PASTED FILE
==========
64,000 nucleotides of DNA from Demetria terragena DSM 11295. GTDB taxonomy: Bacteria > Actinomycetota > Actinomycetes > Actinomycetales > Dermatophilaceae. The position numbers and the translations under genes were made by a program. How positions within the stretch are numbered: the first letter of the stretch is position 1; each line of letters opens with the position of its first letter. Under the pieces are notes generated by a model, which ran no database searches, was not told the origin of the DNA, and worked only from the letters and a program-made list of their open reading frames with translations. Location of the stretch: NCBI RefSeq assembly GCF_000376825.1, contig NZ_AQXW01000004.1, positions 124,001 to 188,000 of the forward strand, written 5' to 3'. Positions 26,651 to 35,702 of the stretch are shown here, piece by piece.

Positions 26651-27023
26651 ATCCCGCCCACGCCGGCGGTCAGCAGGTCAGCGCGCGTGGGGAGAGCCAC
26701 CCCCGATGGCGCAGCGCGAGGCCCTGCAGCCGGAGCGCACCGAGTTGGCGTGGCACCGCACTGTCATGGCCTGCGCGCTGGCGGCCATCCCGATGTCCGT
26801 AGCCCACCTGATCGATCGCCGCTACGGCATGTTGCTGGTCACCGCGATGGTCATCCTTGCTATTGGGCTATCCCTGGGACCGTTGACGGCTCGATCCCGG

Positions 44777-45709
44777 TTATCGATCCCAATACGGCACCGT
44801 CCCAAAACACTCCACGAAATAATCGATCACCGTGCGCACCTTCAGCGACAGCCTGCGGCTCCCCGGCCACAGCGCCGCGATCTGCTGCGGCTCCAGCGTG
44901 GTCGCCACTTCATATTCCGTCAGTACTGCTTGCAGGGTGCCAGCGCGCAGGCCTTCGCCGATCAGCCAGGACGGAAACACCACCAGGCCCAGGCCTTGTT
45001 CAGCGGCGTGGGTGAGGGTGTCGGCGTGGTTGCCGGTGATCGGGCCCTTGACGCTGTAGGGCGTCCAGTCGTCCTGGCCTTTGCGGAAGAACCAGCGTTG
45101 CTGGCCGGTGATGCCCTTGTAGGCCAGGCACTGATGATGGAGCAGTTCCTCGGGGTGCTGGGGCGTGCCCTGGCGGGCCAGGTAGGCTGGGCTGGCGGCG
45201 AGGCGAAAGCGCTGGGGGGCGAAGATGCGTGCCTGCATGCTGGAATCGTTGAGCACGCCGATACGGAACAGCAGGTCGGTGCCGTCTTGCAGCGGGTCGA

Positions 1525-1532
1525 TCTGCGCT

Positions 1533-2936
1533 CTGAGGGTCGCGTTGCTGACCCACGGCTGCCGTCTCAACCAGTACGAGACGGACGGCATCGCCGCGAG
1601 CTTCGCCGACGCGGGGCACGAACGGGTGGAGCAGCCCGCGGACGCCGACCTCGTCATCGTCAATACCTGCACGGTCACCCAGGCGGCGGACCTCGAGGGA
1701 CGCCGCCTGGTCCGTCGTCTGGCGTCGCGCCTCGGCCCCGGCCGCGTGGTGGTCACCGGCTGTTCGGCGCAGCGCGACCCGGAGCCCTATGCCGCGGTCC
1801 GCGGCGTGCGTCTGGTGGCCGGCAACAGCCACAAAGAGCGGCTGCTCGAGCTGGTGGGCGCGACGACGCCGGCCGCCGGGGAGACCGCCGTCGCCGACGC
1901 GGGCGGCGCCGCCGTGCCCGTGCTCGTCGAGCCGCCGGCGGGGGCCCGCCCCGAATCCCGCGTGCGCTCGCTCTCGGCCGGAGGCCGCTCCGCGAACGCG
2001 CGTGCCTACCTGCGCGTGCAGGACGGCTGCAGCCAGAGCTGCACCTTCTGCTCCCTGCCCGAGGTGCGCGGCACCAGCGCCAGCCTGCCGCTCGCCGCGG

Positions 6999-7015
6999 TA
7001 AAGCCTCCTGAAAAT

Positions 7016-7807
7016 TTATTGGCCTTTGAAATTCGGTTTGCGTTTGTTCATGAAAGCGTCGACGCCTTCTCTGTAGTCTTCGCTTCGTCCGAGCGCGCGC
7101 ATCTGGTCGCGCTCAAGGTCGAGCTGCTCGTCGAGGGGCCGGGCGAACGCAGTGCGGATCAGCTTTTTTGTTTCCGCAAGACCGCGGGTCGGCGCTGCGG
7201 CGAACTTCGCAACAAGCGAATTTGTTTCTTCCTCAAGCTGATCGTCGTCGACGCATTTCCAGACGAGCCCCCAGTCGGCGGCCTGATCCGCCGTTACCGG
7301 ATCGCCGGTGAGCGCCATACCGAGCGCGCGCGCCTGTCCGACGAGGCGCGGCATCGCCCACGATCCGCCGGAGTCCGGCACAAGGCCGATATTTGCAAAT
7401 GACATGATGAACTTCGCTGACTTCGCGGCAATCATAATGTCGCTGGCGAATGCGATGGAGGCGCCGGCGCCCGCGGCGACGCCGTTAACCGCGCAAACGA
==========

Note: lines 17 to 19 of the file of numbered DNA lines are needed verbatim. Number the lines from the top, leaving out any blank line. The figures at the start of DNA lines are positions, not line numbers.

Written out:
1601 CTTCGCCGACGCGGGGCACGAACGGGTGGAGCAGCCCGCGGACGCCGACCTCGTCATCGTCAATACCTGCACGGTCACCCAGGCGGCGGACCTCGAGGGA
1701 CGCCGCCTGGTCCGTCGTCTGGCGTCGCGCCTCGGCCCCGGCCGCGTGGTGGTCACCGGCTGTTCGGCGCAGCGCGACCCGGAGCCCTATGCCGCGGTCC
1801 GCGGCGTGCGTCTGGTGGCCGGCAACAGCCACAAAGAGCGGCTGCTCGAGCTGGTGGGCGCGACGACGCCGGCCGCCGGGGAGACCGCCGTCGCCGACGC